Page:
What You Need to Know About VM Environments

Thanks to today's more powerful and scalable hardware, VM environments present a compelling solution for not only testing solutions but implementing them in production.

Paul Thurrott

March 24, 2003

3 Min Read
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Perhaps you've faced this classic dilemma: For various good reasons, you need to upgrade your desktops or servers to the latest Windows version, but the upgrade crashes a crucial application or server process, making the entire migration nothing more than a time-consuming and expensive experiment. Or perhaps you're considering an enterprisewide migration to a new platform and you need a way to inexpensively test the new setup before it goes live. Or you're a software or Web developer who needs to support a disparate number of client types. Such scenarios are difficult to address with PC hardware. But a new generation of virtual machine (VM) environments let you test these scenarios*and even roll them out live*without making dramatic hardware overhauls.

VM technology uses software to emulate Intel x86-based PC environments, letting you run one or more guest environments under a host OS, such as Windows 2000 Server. Just a few years ago, when PCs and servers were relatively unsophisticated and underpowered, VM environments were more theory than reality. But thanks to today's more powerful and scalable hardware, VM environments present a compelling solution for not only testing solutions but implementing them in production. Here's what you need to know about VM environments.

The Players
For years, Connectix (recently acquired by Microsoft) has helped users run Windows applications on Macintosh computers with its Virtual PC software. Last year, Connectix introduced Virtual PC for Windows, which lets Windows users run multiple OSs on one machine; now, you can also get a Virtual Server product that offers VM services for the enterprise. Connectix's main competition is VMware, which developed an environment for use with Linux that quickly migrated to Windows. VMware offers a desktop version, VMware Workstation, and two server versions, VMware GSX Server and VMware ESX Server.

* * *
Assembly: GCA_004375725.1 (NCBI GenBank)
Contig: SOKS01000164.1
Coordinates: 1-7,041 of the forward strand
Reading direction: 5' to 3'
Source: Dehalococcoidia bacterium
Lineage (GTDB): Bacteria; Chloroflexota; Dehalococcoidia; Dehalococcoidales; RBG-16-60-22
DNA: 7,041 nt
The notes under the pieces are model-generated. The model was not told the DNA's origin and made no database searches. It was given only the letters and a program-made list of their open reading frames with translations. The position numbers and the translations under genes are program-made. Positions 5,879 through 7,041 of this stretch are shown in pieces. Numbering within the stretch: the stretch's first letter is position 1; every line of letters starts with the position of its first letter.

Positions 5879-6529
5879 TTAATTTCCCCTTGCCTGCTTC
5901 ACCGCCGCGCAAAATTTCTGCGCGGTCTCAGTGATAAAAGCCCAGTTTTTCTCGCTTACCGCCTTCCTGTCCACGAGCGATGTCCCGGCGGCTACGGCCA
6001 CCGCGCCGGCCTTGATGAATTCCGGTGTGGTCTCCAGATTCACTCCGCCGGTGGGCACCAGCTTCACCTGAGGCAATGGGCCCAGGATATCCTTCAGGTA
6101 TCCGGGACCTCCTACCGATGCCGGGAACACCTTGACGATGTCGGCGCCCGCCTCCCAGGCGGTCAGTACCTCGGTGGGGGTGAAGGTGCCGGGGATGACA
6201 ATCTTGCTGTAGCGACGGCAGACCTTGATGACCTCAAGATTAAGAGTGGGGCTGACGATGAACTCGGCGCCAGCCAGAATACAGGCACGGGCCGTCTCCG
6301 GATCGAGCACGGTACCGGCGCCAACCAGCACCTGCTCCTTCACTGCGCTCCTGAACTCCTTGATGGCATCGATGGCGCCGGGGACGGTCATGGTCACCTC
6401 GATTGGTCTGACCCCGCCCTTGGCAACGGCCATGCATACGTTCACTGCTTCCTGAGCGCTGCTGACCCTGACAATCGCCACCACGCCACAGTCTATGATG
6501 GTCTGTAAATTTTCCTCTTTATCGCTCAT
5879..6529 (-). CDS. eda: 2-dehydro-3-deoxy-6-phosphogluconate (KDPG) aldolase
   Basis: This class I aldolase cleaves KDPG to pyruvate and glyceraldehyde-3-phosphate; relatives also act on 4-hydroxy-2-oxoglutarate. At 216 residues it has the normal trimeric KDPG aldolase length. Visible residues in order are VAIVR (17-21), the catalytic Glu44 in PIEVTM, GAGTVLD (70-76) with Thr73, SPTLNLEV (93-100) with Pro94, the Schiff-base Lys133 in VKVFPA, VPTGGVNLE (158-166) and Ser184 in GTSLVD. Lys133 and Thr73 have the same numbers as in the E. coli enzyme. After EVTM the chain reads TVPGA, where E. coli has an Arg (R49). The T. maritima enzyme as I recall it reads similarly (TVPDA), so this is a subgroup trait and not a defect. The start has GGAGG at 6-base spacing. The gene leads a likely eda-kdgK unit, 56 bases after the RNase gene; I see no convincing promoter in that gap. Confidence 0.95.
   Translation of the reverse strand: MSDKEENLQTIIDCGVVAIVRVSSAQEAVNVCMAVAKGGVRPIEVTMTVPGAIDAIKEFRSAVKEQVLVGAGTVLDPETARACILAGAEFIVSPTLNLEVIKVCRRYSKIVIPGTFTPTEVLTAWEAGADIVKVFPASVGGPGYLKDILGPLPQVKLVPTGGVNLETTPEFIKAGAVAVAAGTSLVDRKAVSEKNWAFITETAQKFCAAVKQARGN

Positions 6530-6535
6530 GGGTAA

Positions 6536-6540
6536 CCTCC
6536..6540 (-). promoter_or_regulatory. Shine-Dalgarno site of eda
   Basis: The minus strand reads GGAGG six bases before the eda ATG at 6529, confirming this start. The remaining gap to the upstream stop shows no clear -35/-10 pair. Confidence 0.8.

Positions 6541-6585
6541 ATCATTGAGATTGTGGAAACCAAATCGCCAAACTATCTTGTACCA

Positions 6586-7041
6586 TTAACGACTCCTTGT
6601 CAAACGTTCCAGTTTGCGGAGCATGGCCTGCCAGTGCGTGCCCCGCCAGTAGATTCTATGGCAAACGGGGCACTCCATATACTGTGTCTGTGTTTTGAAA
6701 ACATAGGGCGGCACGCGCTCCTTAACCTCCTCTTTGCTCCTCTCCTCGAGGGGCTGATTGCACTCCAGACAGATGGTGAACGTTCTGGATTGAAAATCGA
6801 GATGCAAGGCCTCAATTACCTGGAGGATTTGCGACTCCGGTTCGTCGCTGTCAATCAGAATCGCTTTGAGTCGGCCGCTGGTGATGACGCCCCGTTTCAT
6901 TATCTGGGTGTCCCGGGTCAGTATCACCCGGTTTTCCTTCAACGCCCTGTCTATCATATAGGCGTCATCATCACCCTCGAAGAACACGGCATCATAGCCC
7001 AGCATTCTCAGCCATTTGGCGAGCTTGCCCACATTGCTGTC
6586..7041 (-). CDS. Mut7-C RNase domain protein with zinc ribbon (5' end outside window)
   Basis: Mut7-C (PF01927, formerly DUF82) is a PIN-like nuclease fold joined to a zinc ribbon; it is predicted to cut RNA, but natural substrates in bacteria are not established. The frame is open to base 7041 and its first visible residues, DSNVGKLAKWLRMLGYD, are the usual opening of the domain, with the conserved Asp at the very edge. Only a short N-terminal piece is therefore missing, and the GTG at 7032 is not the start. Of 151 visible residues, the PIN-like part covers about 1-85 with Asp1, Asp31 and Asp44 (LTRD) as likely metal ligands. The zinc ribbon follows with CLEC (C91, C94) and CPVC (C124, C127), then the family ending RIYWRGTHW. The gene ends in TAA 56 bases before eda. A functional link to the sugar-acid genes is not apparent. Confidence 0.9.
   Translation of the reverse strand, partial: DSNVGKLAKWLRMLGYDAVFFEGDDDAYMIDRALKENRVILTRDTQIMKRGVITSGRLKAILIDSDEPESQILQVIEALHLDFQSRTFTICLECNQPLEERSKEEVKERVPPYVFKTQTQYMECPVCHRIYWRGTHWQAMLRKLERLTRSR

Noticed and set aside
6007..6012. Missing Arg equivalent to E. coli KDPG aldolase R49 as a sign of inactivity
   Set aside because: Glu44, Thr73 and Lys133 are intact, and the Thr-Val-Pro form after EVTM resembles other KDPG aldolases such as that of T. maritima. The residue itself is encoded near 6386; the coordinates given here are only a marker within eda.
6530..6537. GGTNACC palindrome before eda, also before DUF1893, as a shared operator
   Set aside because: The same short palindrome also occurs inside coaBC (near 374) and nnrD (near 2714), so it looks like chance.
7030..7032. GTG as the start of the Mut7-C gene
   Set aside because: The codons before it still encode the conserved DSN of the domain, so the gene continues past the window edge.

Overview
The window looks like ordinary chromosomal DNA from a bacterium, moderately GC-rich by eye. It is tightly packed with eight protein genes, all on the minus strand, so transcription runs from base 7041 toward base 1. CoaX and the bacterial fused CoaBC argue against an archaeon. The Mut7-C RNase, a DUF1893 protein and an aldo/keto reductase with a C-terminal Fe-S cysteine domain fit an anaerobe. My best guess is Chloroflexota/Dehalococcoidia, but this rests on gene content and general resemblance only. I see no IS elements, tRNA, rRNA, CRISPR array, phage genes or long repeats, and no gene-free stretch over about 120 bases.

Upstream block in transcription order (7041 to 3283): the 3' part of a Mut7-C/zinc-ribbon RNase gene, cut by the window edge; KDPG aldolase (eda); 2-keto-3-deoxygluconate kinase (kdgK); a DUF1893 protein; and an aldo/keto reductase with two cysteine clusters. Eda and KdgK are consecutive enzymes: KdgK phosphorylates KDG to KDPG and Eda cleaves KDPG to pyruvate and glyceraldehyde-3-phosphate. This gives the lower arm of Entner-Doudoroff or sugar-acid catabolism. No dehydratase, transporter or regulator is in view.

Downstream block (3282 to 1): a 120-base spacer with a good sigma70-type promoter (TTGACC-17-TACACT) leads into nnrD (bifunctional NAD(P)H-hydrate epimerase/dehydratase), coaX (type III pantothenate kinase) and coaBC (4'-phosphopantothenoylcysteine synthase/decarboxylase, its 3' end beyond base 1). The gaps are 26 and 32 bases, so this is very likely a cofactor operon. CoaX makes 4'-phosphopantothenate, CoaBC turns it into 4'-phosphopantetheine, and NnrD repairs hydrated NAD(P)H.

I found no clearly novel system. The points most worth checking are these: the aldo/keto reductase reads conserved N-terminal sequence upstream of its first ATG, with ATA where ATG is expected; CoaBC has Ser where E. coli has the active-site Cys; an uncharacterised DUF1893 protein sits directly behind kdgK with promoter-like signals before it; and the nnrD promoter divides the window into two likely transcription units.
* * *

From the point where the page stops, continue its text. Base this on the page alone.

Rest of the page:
VMs on the Desktop
On the desktop, VMs can host virtual OS environments for testing, Help desk and technical support, and training and sales demonstrations. For example, many Microsoft employees who work on server products use VMware on laptops when they're on the road so that they can continue to work with server software. Also, many ISPs use VMs to test the OS and Web browser versions their customers are using, giving them access to more accurate data for user support.

VMs on the Server
On the server, VMs can serve as valuable consolidation and partitioning tools. Because of the high performance of today's inexpensive PC-based server hardware, VMs can let you take older machines offline and run their vital server processes in isolated, virtual environments. You can even consolidate little-used server processes into VMs to free up hardware and reduce costs. You can also use VMs as failover options. You can configure a virtual environment on separate hardware, and have it ready to step in when physical servers go offline.

A VM can't perform as well as a dedicated, interactive, physical machine, but this limitation doesn't hinder server processes or little-used applications, especially given the power of modern PC and server hardware. VMs are ideal for server consolidation and backup, testing, and Help desk scenarios. I've been using VMs for more than 3 years and highly recommend that you evaluate this technology for use in your organization.

About the Author(s)

Paul Thurrott

Paul Thurrott is senior technical analyst for Windows IT Pro. He writes the SuperSite for Windows, a weekly editorial for Windows IT Pro UPDATE, and a daily Windows news and information newsletter called WinInfo Daily UPDATE.

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